But the ambitions of those who govern those who formulate and enforce the laws. are diametrically opposed to the popular aspirations. Irrespective of their democratic sentiments or intentions, the rulers by virtue of their elevated position look down upon society as a sovereign regarding his subjects. But there can be no equality between the sovereign and the subject. On one side there is the feeling of superiority necessarily induced by a high position; on the other, that of inferiority resulting from the sovereign’s superior position as the wielder of executive and legislative power. Political power means domination. And where there is domination, there must be a substantial part of the population who remain subjected to the domination of their rulers: and subjects will naturally hate their rulers, who will then naturally be forced to subdue the people by even more oppressive measures, further curtailing their freedom. Such is the nature of political power ever since its origin in human society. This also explains why and how men who were the reddest democrats, the most vociferous radicals, once in power become the most moderate conservatives. Such turnabouts are usually and mistakenly regarded as a kind of treason. Their principal cause is the inevitable change of position and perspective. We should never forget that the institutional positions and their attendant privileges are far more powerful motivating forces than mere individual hatred or ill will. If a government composed exclusively of workers were elected tomorrow by universal suffrage, these same workers, who are today the most dedicated democrats and socialists, would tomorrow become the most determined aristocrats, open or secret worshippers of the principle of authority, exploiters and oppressors.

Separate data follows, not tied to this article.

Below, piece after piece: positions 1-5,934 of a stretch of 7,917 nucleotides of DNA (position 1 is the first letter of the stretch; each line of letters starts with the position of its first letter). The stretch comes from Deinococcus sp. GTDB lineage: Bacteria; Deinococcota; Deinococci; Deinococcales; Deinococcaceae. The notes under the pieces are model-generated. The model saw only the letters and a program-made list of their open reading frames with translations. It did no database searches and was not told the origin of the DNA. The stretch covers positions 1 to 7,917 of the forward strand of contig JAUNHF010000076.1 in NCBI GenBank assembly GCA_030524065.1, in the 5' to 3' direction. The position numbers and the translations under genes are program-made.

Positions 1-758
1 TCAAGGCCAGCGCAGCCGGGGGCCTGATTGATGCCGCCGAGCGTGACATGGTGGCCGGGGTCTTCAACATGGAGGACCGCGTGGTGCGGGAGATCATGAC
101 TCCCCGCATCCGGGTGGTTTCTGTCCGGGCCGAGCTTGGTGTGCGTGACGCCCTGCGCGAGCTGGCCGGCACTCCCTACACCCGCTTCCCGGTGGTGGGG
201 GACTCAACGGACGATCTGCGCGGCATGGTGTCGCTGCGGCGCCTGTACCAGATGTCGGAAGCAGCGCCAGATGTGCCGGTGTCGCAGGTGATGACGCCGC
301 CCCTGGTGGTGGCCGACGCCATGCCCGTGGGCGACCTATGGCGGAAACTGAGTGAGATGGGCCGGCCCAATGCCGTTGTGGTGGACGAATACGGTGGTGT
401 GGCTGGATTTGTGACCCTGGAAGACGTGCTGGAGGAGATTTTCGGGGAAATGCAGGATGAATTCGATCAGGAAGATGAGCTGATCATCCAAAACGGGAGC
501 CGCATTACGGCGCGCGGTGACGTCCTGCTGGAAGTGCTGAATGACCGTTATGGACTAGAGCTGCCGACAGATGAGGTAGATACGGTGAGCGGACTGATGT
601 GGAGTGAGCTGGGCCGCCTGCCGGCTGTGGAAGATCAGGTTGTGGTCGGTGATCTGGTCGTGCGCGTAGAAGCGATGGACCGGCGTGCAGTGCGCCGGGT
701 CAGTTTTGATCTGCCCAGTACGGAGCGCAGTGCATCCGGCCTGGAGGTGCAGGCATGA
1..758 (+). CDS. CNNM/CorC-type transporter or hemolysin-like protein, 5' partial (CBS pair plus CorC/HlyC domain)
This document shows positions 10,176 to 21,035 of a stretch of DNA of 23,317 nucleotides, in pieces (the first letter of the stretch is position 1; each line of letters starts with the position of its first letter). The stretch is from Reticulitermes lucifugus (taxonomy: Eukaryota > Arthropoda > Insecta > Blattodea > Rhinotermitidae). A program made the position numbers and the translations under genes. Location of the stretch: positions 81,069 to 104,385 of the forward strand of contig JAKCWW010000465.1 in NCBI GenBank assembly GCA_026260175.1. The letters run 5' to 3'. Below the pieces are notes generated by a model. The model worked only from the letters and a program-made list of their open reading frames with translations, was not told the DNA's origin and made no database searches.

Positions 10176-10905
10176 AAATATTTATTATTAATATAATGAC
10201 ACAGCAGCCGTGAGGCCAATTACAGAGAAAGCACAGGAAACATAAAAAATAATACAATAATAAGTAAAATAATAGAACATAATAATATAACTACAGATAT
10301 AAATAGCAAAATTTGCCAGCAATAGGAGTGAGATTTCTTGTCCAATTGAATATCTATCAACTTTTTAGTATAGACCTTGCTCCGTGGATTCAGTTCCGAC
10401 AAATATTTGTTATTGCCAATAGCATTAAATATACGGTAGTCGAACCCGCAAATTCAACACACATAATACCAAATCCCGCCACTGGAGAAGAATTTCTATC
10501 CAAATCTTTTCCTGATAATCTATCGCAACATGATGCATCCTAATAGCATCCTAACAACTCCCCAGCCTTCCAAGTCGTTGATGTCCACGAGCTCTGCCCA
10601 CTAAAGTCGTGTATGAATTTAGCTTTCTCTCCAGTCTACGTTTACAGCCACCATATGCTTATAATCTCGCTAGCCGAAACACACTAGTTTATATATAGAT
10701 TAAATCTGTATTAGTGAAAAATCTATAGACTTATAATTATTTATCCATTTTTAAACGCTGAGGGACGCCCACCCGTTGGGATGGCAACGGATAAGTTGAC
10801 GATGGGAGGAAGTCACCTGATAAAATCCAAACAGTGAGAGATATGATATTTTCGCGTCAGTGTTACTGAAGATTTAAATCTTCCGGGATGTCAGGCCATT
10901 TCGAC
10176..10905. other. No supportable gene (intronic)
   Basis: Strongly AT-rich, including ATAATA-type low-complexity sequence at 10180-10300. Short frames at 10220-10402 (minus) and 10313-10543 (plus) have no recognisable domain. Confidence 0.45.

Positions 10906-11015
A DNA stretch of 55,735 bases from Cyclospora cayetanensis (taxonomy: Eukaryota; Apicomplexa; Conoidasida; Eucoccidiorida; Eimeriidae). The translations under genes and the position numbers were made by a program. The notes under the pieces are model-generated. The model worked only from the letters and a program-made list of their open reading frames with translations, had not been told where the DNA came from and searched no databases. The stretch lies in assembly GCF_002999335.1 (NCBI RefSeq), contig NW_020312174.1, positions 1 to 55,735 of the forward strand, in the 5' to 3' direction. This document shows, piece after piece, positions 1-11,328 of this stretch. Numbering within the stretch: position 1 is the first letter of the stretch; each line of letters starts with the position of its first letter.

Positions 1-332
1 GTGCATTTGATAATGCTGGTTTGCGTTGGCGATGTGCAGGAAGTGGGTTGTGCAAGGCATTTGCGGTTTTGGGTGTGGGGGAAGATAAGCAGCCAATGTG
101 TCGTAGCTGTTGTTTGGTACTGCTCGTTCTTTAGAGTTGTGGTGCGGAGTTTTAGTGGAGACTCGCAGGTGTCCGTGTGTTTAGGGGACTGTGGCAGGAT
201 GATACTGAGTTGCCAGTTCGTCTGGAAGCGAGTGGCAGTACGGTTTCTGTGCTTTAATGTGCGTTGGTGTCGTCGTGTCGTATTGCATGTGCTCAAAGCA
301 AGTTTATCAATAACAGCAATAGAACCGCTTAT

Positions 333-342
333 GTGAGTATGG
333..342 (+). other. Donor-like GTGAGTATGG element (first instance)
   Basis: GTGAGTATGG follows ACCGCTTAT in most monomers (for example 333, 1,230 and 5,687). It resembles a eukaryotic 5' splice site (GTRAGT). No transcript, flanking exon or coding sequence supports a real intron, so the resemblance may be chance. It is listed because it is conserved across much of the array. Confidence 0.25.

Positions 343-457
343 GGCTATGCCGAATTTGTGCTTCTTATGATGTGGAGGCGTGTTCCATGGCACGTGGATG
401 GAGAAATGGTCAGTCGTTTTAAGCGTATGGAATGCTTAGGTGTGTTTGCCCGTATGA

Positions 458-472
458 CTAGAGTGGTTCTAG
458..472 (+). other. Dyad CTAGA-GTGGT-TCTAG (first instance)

In Switzerland, as in all other nations, however egalitarian its political institutions may be, it is the bourgeoisie who rule and it is the working masses, including the peasants, who must obey the laws made by the bourgeoisie. The people have neither the time nor the requisite knowledge to participate in governmental functions. The bourgeoisie possess both; hence, not by right, but in fact, they hold the exclusive privilege of governing. Political equality in Switzerland, as in all other countries, is therefore a puerile fiction, an absolute fraud.